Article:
John Werner ’92 makes a practice of translating his varied interests (augmented reality, photography, TEDx, to name a few) into action to get things done. At the moment, that puts him in the thick of an effort to monitor COVID-19 without jeopardizing personal privacy.
Werner is a founding and current board member of the PathCheck Foundation, a nonprofit launched in 2020 at the Massachusetts Institute of Technology. His day job is as a managing director and partner at Link Ventures, a venture capital firm, and he runs a technology incubator, Cogo Labs.
PathCheck, made up of volunteer scientists and other experts, helps employers, states, and nations monitor the coronavirus using apps and platforms that trace contacts and notify users of potential exposure — while protecting their privacy. Users keep their data on their personal smartphones unless they decide to share it.
Read about other alumni who are making an impact in their professions and communities throughout the world.
The foundation is a spin-off of MIT Safe Paths, which develops free, open-source tools to track COVID-19 with a “privacy first” approach. Safe Paths creator Ramesh Raskar is an associate professor at MIT, where he directs the Camera Culture research group. Werner formerly headed innovation and new ventures at Camera Culture, one of the many places his interests have taken him over the course of his career.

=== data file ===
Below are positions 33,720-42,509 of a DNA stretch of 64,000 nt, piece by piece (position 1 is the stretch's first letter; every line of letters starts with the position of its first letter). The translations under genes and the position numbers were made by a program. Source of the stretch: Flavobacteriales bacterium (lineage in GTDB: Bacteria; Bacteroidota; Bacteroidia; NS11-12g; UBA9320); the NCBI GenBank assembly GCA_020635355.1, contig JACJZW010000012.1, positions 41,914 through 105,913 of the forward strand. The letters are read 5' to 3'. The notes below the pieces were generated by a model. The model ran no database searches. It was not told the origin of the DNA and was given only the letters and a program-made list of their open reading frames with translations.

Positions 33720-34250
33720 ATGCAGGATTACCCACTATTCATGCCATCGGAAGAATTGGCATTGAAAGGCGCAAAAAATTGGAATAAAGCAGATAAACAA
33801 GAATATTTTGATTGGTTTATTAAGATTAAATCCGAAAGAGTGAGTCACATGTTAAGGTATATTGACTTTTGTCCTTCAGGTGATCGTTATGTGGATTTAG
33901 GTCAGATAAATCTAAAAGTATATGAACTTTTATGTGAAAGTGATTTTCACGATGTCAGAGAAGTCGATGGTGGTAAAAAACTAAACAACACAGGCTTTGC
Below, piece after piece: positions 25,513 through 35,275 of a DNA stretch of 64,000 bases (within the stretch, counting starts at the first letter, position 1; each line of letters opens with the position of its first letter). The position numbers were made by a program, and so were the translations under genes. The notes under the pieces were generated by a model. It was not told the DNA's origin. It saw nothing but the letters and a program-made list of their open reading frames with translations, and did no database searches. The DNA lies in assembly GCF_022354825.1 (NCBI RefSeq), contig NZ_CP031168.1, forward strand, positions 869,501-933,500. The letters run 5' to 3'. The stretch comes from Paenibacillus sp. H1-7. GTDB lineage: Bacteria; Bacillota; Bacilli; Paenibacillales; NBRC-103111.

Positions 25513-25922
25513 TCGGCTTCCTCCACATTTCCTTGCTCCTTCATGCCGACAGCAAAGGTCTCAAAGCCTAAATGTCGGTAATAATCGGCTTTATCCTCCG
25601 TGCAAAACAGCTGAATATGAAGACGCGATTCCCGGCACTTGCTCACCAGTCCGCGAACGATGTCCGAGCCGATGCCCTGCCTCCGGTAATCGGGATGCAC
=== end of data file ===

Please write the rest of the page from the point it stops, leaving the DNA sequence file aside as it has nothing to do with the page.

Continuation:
When Raskar initially pondered the idea that would become Safe Paths, he says Werner was the first person he called. Having seen Werner in a range of roles, Raskar was impressed by his skill in bringing people together and building trust between them. That’s what Werner loves to do. He’s built a career on it.
A sampling of things he’s founded or co-founded includes: ARIA, a community of futurists, practitioners, and people in adjacent fields that focuses on the potential of augmented reality; Imagination in Action, which runs an event at Davos at the opening of the World Economic Forum; TEDx BeaconStreet; TEDxMIT; and Citizen Schools, a nonprofit that works with middle schools across the country.
Werner felt confident he had the contacts and skill to help Raskar, so he dove in. “During this epidemic, I guess I was thinking that years from now I don't want to look back at this period and say I was on the sideline, and I didn't do what I could,” he explains.
Raskar says Werner convinced organizers to spin off a nonprofit from MIT Safe Paths so their work could have real-world impact. Werner introduced them to their first funders for the nonprofit, to their first chief technology officer, corporate partners, and others who would be instrumental for PathCheck, which so far has raised $2.5 million and is working with states and nations to develop their COVID-19 software.
Werner takes pride in having a hand in the venture, which he thinks has a shot at growing in scale and having significant impact.
“I think we're in an interesting place where there's a triopoly of companies — Amazon, Google, Facebook — that have a tremendous amount of power in the world, and as we think of dealing with this pandemic, I think, ‘Do we want to really cede all this power to these for-profit companies?’” Werner asks. “And how do we avoid becoming a surveillance state as some countries have? And so there's a unique opportunity to figure something out here.”